Nagaland names 5 endangered species for recovery programme
Dimapur, June 27 (EMN): The government of Nagaland has identified five most endangered species among the state’s wildlife population to be included in the first phase of the Recovery Programme of Endangered Species.
A press release from the state’s Principal Chief Conservator of Forests and Chief Wildlife Warden, Dr. Ramesh K Aima on Thursday informed that the species identified were: hoolock gibbon, clouded leopard, Malayan sun bear, Blyth’s tragopan and black softshell turtle.
The decision was taken during the first meeting of the State Wildlife Advisory Board held at the chief minister’s secretariat office, under the chairmanship of Chief Minister Neiphiu Rio, on June 26, it informed.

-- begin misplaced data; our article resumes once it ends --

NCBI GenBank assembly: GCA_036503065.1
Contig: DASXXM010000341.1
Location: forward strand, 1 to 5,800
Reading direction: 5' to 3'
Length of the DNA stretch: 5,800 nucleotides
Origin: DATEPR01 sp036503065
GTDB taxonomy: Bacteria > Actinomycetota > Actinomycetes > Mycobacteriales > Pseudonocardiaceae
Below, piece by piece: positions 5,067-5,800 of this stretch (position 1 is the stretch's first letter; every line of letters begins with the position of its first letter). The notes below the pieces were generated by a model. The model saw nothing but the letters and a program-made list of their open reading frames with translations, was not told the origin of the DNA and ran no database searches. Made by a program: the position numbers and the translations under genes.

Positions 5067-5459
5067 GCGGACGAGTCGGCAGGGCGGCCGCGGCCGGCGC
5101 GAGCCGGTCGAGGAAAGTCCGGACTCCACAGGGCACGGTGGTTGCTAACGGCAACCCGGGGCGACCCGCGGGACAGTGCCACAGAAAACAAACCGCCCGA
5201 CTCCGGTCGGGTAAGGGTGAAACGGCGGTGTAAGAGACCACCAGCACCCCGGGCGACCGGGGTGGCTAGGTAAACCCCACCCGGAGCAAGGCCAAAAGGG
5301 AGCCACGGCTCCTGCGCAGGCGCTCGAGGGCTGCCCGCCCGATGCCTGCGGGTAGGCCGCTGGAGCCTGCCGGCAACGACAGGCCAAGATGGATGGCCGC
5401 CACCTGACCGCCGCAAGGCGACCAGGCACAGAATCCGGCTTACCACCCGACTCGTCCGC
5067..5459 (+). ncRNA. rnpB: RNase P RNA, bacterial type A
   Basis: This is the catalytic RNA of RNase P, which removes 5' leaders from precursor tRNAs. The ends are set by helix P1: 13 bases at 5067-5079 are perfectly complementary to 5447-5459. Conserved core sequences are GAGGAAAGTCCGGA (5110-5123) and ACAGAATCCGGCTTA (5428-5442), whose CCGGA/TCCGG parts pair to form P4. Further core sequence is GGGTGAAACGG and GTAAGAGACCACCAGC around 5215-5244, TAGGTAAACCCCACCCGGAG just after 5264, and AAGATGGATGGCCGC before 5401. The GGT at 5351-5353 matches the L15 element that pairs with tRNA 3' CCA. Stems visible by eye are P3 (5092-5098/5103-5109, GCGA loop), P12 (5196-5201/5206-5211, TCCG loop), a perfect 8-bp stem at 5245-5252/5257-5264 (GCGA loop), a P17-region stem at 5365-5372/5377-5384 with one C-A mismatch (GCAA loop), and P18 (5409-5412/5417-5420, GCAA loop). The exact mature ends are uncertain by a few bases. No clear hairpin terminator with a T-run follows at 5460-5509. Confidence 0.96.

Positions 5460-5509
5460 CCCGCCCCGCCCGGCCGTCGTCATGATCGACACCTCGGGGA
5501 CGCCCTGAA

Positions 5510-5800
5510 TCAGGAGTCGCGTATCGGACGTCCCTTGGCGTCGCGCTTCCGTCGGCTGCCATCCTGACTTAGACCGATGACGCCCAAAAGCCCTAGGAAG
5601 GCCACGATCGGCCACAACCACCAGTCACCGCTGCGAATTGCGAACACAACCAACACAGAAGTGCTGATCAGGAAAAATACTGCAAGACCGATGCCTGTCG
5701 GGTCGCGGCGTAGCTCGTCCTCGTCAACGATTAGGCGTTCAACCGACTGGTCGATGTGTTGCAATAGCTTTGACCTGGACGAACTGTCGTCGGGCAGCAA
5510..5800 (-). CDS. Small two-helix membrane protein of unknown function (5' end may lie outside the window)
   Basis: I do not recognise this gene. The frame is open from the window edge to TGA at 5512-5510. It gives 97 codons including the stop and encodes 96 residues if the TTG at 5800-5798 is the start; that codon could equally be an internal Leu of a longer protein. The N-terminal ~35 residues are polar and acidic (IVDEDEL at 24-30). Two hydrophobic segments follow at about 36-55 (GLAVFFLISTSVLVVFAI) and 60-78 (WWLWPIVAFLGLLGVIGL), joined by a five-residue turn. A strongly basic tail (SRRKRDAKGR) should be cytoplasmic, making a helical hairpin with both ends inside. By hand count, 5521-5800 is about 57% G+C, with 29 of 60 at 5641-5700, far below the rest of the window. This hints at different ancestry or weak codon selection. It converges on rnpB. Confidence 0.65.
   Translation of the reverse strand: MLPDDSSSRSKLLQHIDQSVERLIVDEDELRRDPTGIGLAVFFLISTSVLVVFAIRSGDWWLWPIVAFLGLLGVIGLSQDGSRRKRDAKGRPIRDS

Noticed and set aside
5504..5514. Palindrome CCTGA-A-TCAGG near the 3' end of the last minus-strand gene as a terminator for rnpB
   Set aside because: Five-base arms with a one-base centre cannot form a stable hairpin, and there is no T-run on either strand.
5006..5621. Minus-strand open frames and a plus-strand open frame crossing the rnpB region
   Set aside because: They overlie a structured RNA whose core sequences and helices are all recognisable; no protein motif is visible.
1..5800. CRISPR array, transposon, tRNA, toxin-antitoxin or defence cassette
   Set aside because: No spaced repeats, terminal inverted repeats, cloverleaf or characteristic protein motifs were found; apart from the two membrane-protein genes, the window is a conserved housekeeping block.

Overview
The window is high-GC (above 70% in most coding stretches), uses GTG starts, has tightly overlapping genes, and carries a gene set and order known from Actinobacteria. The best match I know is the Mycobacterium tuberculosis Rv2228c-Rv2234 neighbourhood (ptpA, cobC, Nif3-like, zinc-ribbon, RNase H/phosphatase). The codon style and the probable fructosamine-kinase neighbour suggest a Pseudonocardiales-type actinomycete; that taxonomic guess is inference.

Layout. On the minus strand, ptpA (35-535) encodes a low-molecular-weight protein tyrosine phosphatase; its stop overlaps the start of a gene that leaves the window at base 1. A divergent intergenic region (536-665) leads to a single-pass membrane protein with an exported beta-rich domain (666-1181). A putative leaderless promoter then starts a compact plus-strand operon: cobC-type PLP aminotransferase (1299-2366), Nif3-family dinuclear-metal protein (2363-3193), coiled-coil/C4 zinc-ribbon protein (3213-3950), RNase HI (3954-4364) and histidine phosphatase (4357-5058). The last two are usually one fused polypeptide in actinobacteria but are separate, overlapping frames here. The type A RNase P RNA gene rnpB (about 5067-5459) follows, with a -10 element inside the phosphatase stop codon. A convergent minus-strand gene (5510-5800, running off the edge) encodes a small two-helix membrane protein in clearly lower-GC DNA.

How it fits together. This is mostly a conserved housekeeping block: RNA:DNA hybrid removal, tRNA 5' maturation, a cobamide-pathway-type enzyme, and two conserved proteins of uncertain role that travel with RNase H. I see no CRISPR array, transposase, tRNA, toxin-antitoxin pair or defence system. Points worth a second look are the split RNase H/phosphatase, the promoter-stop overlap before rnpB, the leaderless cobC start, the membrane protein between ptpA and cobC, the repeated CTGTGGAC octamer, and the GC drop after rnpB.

During the discussion, there were suggestions to add more species to the programme, including Mithun.
The chief minister also expressed concern that the celebration of Amur falcon week in the state takes place during the roosting period of the birds, leading to disturbance at the roosting sites.
Rio suggested identifying “the best time for the celebration week in such a way that there is least disturbance to the birds”; and conduct awareness programmes to sensitise people about the event.
The advisory board also approved the agenda of notification of all community conservation areas as community reserves in accordance with The Wildlife (Protection) Act, 1972, in a phased manner.
Other legislators to attend the meeting include Dr. Neikiesalie Kire, Toshi Wungtung and T Amenba Yaden. Dr. Suresh Kumar, senior scientist at Wildlife institute of India; Dr. Divanshu, scientist at the Zoological Survey of India; Dr. N Odyuo, senior scientist at the Botanical Survey of India, and other eminent wildlife activists and conservationists attended the meeting.